Record Holder Aviv Barzelay Joins Israeli National Swim Team for Tokyo Olympics

The 19-year-old who recently set a new Israeli record for the 200-meter backstroke will join the team despite falling short of meeting the Olympic qualifying time

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Aviv Barzelay
Aviv BarzelayCredit: Israel Swimming Association

Israeli national record holder Aviv Barzelay will join the Israeli delegation to compete in the women’s 200-meter backstroke event in the upcoming Tokyo Olympics.

The International Swimming Federation invited 19-year-old Barzelay to join the Olympics games in Tokyo after she broke the Israeli record in the 200-meter backstroke event in a recent championship in Rome.

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Barzelay, who swims for the Maccabi Haifa team, received the invitation even though her new record of 2:10:76 was 0.31 seconds short of the Olympic qualifying criterion, which is considered to be especially strict for swimming. The federation invited other international swimmers to the Olympics in an effort to fill the remaining spots.

“It’s an amazing feeling," Barzelay said. “I can’t wait to participate [in the Olympics]. I’m ready to represent Israel in the best way possible in Tokyo."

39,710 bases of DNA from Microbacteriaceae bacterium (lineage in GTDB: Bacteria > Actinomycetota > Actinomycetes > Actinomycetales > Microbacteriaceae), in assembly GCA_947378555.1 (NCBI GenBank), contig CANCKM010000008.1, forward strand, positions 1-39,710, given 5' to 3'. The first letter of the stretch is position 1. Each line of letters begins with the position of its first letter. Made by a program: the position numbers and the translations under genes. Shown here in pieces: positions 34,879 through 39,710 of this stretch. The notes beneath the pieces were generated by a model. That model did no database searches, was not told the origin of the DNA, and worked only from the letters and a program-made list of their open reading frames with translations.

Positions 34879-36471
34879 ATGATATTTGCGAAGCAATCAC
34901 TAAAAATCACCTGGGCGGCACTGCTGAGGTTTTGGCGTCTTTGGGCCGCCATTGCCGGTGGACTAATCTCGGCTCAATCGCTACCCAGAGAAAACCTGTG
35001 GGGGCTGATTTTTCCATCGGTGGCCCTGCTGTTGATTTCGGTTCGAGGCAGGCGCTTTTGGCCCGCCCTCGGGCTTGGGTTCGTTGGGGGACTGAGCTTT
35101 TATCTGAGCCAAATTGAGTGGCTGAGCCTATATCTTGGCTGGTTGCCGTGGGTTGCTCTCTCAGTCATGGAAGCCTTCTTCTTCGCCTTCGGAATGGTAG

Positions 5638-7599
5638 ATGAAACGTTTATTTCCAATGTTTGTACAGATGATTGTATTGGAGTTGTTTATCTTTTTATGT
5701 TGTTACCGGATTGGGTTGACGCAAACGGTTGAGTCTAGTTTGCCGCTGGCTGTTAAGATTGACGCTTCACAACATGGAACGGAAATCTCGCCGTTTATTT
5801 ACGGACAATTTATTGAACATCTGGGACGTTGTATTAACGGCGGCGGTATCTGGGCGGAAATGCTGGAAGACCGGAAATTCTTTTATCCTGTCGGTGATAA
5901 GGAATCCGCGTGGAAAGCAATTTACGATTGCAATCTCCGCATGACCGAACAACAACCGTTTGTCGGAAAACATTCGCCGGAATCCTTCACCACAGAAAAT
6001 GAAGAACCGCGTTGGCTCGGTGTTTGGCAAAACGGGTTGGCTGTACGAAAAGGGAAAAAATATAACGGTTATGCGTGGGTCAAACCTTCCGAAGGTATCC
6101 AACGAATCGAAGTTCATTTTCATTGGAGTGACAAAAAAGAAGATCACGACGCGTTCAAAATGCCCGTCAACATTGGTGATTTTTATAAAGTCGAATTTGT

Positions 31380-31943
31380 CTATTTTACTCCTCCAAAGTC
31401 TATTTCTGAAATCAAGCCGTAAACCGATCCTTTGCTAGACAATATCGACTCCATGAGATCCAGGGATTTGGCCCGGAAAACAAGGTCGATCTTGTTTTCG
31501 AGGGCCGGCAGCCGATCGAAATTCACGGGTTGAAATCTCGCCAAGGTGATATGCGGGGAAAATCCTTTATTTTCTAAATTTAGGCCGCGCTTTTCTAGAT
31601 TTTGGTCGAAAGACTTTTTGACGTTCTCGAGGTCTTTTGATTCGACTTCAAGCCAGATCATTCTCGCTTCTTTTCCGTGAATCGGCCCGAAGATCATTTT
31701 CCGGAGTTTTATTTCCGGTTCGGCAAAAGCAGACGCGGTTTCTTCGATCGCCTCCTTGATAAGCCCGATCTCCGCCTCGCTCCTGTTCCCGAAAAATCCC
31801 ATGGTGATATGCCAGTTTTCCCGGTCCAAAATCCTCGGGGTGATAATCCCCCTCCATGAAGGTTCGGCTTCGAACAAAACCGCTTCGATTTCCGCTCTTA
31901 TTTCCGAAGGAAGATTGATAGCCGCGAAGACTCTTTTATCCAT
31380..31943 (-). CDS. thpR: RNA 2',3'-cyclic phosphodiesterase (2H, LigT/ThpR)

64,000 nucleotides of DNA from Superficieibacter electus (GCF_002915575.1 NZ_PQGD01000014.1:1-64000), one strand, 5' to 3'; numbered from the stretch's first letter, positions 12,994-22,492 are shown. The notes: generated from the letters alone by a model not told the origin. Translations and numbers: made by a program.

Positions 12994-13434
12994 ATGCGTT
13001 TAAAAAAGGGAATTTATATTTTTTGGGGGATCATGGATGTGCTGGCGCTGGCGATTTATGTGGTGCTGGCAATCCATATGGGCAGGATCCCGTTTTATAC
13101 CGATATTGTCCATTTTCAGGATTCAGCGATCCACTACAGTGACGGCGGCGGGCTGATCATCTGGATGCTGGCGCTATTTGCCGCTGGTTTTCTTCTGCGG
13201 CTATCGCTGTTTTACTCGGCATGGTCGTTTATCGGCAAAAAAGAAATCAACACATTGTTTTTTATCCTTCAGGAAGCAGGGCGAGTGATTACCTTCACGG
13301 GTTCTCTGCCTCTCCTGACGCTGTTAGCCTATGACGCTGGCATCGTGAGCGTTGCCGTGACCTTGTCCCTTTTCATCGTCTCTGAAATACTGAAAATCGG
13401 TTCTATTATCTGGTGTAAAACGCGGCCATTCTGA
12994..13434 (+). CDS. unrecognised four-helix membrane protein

Barzelay's participation was approved by the Israel Swimming Association, the governing body for the sport in Israel, and she will now be part of the team to Tokyo. According to Israel’s Olympic rules, when an Israeli swimmer doesn’t meet the Olympic criteria but is invited to the games by the international federation, the Israel Swimming Association has to approve the invitation.

The Israeli swimming team to the games now consists of 15 swimmers, including a duet in artistic swimming.

After being postponed due to the coronavirus pandemic, the Tokyo Olympics will go open on July 23 despite warnings from Japanese health experts. 

Public sentiment in Japan has been generally opposed to holding the Tokyo Olympics and Paralympics, partly based on fears the coronavirus will spike as almost 100,000 people – athletes and others – enter the country for both events.

So far, only 5 percent of Japanese are fully vaccinated.

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